Top 5 Tactics For Providing Effective Patient Education
Patient education was once a job for physicians, but today's nurses assume most of the responsibility for educating patients and helping them to become responsible for their own health status. For patients to take a proactive role in their own care, they need to comprehend their condition and work to prevent or minimize complications from any chronic illnesses.
Patient education needs to be comprehensive and easily understood. Nurse health educators must recognize that many patients are lacking in their inability to understand health care information and what they need to do with that information.
Tips to improve patient education
Preventing re-hospitalization is a huge responsibility, especially in consideration of costly penalties that are levied for early readmissions. To accomplish this, nurses need to constantly improve patient teaching and education prior to discharge. Some of the things nurses can do to advance patient education include:
Delegate more responsibilities to support staff and be more focused on patient education.
Begin educating patients with every encounter from admission.
Find out what the patient already knows. Correct any misinformation.
Feed patients information in layman’s terms. Utilize visual aids as often as possible.
Question their understanding of the care, and plan for the next lesson.
Use return demonstration when administering care. Involve the patient from the very first treatment.
Ask the patient to tell you how they would explain (step-by-step) their disease or treatment to their loved one.
Make sure the patient understands the medications as you administer them. Make sure they understand how and when to refill medications.
Provide patients with information about signs and symptoms of their condition that will require immediate attention.
Top 5 tactics for patient education success
Teaching patients is an important aspect of nursing care. Whether teaching a new mom how to bathe a newborn baby or instructing an adult who is living with a chronic heart disease, a successful outcome depends on the quality of the nurse’s instruction and support. Consider these five strategies.
1. Take advantage of educational technology
Technology has made patient education materials more accessible. Educational resources can be customized and printed out for patients with the touch of a button. Make sure the patient’s individualized needs are addressed. Don't simply hand the patient a stack of papers to read, review them with patients to ensure they understand the instructions and answer questions that arise. Some resources are available in several languages.
2. Determine the patient’s learning style
Similar information may be provided by a range of techniques. In fact, providing education using different modalities reinforces teaching. Patients have different learning styles so ask if your patient learns best by watching a DVD or by reading. A hands on approach where the patient gets to perform a procedure with your guidance is often the best method.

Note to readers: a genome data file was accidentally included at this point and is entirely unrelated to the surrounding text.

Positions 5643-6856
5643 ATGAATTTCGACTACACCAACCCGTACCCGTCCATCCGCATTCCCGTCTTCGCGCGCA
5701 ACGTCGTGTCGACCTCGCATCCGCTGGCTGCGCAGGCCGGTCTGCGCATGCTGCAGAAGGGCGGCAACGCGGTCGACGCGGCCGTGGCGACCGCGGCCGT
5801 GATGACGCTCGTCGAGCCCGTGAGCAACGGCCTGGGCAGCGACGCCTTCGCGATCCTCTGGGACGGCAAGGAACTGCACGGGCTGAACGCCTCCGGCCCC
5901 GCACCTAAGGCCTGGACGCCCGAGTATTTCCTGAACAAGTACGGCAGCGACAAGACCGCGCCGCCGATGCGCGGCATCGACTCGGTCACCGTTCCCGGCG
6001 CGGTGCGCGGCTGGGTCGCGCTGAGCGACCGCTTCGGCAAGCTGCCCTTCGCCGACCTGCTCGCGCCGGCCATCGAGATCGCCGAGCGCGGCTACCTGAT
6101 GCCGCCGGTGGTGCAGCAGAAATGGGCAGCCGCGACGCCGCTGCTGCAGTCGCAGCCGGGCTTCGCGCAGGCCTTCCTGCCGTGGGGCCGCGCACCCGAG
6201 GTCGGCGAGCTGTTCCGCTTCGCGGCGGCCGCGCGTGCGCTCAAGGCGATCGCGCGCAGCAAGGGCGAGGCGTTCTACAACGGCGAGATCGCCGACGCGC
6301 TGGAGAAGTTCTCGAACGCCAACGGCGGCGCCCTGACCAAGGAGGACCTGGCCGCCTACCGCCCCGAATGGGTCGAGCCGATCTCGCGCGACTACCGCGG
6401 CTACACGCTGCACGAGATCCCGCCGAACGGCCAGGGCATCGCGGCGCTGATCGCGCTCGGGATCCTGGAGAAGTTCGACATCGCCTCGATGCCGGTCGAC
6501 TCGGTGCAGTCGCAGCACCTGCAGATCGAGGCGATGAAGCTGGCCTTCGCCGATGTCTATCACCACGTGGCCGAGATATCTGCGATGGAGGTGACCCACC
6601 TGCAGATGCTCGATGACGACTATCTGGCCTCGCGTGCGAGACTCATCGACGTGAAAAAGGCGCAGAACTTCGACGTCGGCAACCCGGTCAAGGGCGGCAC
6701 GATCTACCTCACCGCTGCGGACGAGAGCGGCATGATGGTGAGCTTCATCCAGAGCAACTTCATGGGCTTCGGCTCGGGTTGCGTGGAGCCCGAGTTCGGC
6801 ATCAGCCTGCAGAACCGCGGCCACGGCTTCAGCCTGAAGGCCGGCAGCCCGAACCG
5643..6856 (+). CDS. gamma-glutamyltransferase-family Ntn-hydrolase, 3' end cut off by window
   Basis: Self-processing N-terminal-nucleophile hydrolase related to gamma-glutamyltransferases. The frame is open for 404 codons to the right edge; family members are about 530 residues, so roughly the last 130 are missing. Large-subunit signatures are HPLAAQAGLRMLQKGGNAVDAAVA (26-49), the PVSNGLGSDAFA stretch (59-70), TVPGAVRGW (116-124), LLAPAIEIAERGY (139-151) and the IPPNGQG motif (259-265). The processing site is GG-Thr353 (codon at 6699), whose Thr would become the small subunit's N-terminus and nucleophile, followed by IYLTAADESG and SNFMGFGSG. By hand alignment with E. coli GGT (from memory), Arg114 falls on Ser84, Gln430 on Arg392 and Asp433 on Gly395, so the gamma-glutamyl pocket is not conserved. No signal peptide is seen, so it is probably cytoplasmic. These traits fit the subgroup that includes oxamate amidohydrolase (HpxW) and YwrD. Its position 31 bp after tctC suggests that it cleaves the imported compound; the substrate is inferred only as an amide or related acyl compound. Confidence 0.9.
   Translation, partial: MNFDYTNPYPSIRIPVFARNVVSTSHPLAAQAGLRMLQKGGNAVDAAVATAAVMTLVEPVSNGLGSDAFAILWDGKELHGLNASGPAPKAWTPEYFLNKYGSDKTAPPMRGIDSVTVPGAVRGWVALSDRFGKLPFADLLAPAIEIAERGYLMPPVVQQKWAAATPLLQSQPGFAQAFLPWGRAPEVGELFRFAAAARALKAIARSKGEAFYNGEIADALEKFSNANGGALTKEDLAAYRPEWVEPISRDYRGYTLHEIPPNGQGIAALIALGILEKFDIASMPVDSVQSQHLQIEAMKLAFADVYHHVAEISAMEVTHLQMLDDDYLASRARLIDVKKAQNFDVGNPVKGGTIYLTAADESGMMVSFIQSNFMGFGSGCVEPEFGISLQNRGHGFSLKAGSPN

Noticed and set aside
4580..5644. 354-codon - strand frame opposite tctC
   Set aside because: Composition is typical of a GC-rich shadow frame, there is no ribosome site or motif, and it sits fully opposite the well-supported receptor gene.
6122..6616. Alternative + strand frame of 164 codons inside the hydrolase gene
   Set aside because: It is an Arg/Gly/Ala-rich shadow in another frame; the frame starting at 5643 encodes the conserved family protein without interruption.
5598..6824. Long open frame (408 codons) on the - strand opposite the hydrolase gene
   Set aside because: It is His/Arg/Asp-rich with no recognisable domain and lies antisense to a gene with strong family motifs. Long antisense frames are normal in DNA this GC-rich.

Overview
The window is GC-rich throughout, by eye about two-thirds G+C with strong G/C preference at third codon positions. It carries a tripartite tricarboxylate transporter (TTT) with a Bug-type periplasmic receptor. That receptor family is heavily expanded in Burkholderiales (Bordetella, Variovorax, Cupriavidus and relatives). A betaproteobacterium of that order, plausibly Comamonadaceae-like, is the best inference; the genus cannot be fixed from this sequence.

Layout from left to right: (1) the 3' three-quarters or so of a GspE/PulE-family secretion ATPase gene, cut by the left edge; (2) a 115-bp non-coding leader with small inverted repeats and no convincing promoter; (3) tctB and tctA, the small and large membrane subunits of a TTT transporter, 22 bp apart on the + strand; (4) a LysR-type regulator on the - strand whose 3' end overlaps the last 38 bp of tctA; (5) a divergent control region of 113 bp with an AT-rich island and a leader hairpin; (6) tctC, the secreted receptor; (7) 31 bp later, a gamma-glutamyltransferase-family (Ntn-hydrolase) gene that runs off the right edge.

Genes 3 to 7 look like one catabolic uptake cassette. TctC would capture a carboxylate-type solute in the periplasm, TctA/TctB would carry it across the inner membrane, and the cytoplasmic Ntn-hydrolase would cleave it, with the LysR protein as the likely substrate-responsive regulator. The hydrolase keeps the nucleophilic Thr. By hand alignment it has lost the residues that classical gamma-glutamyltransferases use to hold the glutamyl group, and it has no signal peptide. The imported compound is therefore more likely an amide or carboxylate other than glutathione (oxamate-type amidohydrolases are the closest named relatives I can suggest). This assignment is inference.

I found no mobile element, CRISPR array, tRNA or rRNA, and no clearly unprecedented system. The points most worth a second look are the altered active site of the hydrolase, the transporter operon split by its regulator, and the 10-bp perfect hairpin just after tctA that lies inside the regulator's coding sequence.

3. Stimulate the patient’s interest
It's essential that patients understand why this is important. Establish rapport, ask and answer questions, and consider specific patient concerns. Some patients may want detailed information about every aspect of their health condition while others may want just the facts, and do better with a simple checklist.
4. Consider the patient’s limitations and strengths
Does the patient have physical, mental, or emotional impairments that impact the ability to learn? Some patients may need large print materials and if the patient is hearing impaired, use visual materials and hands on methods instead of simply providing verbal instruction. Always have patients explain what you taught them. Often people will nod “yes” or say that they comprehend what is taught even if they have not really heard or understood. Consider factors such as fatigue and the shock of learning a critical diagnosis when educating patients.
5. Include family members in health care management
Involving family members in patient teaching improves the chances that your instructions will be followed. In many cases, you will be providing most of the instruction to family members. Families play a critical role in health care management.
Teaching patients and their families can be one of the most challenging, yet also rewarding elements of providing nursing care. First-rate instruction improves patient outcomes dramatically.
Get Started With Vozo Practice Management Solutions
The reason more physicians aren’t providing patient education is not because they don’t want to, it’s because they find it a challenge to devote adequate time to it while managing their practice.
One of the advantages of the Vozo practice management solutions is that it collates online published health information for health providers to share with their patients. Share articles and helpful tips from the network that you think may be useful to your patients without having to spend much time writing them yourself. The practice management software also serves as a means of interacting with other physicians and getting the latest medical news from across the globe, serving also a means of physician education.